I also started planning a new kind of meetup-ish community around technical documentation that I hope might see day of light next year if we're able to get back to organizing in-person events.
I also got to mentor a few junior developers both 1on1 and through codebar and that is always something that brings so much joy to my life. I wish I could do that half-time for a living.
I got to also see a lot of friends shine this year. People who started doing more community stuff and public speaking and blogging being noticed and brought into meetups and conferences and being awarded for their amazing work. Love it ❤️. Also seeing friends find their first jobs in the industry is lovely.
At Futurice, two major things that we kept running throughout the year were our monthly developer newsletter Dev Breakast and our internal weekly tech meetup Tech Weeklies. Both of them are things I'm extremely proud of but the effects of the pandemic were definitely visible also on how much (or how little) we had people creating talks and curating the newsletter – understandbly so.
I also took time this year to call every new developer who started at the company between January and October, which turned out to be a great way to get to know the new members of our internal developer community and to make some really good friends across Europe.
I was also part of a team that won one of our remote company pub quizzes that our offices in Germany were running. It was a nice way to connect more with my colleagues in Germany.
I participated in our FutuStories campaign sharing my insights into developer communities and worked on our new Futurice Academy trainee program as well as our summer job programs both from this last summer and for next summer.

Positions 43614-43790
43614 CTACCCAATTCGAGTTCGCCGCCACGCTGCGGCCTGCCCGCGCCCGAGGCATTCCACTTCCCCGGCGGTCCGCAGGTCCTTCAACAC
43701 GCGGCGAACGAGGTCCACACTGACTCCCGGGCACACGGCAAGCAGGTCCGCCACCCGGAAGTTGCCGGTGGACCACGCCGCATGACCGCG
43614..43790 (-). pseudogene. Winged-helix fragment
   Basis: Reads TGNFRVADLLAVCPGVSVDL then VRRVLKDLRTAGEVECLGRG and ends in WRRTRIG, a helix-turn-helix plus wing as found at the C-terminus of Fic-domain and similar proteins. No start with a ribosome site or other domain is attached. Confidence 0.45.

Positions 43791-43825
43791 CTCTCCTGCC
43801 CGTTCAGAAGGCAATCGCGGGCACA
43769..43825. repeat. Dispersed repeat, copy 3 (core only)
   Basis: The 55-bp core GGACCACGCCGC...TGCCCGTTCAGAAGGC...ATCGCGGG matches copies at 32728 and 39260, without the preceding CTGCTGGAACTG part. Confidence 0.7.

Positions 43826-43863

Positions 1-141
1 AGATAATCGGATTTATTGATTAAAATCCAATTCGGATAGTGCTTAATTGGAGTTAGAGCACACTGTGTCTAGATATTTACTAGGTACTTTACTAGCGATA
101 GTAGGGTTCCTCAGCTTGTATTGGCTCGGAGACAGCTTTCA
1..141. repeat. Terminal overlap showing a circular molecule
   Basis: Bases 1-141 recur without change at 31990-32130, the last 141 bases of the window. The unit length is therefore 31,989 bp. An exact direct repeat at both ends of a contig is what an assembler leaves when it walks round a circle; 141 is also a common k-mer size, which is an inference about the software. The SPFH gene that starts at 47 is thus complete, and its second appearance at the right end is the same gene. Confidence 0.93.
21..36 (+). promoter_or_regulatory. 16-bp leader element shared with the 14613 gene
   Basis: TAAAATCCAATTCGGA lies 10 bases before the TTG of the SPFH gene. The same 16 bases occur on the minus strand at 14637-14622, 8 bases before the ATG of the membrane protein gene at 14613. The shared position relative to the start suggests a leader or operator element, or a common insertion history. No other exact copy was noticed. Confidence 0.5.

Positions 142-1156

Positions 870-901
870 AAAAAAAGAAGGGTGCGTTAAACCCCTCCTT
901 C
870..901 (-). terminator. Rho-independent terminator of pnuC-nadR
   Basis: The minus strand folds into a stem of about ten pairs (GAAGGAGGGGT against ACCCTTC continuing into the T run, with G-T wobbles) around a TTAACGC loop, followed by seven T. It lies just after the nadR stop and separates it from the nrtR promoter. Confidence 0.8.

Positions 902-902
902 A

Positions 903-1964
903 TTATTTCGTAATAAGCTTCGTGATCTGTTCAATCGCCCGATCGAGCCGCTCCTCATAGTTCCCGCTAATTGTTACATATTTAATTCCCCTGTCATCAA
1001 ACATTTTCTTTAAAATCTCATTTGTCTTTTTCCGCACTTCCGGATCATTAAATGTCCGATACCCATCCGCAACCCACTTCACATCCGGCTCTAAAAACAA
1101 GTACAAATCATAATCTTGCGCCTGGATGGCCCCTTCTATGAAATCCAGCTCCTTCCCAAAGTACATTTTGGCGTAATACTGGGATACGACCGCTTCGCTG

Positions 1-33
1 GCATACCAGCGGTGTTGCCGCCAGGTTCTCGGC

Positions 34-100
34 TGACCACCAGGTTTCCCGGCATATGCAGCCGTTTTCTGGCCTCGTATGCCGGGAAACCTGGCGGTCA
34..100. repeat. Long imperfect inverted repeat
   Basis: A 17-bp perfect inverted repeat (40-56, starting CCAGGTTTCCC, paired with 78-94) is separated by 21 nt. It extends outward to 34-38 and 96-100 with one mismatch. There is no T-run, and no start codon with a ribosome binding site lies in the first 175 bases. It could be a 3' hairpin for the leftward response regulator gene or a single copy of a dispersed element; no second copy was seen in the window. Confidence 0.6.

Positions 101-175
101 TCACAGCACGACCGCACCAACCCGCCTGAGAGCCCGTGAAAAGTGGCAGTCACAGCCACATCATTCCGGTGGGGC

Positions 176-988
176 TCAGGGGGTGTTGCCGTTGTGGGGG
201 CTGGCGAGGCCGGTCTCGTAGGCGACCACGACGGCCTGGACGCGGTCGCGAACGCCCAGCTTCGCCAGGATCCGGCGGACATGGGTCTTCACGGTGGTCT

A lot of soul searching
The worst part of this pandemic has been that I feel like I've lost myself into this never-ending nightmare. After finally reaching a situation both professionally and personally where I thrived in late 2019/early 2020, having to give up all of that and not being able to make things happen for almost two years already has done some major damage.
For years and years I've been trying to find my place in all this. What I really want to do is to help people get into technology but I still feel I'm very much early in that journey trying to discover what's the best way for me to do it. And the pandemic has definitely hindered my abilities to experiment and has caused a lot of stress and anxiety, especially when combined with the social media where the only thing that seem to matter is if you please the algorithm enough to get your stuff out there. And I flat out decline to do that.
I also faced a lot of rejections this year, all throughout the 12 months. Some were harder to accept than others and all of those really started to take their toll on my mental well-being. And I had to give up one possible dream in December when my mental health took a plunge to the worse. That sucks as I had waited for 3 years for the opportunity to arrive.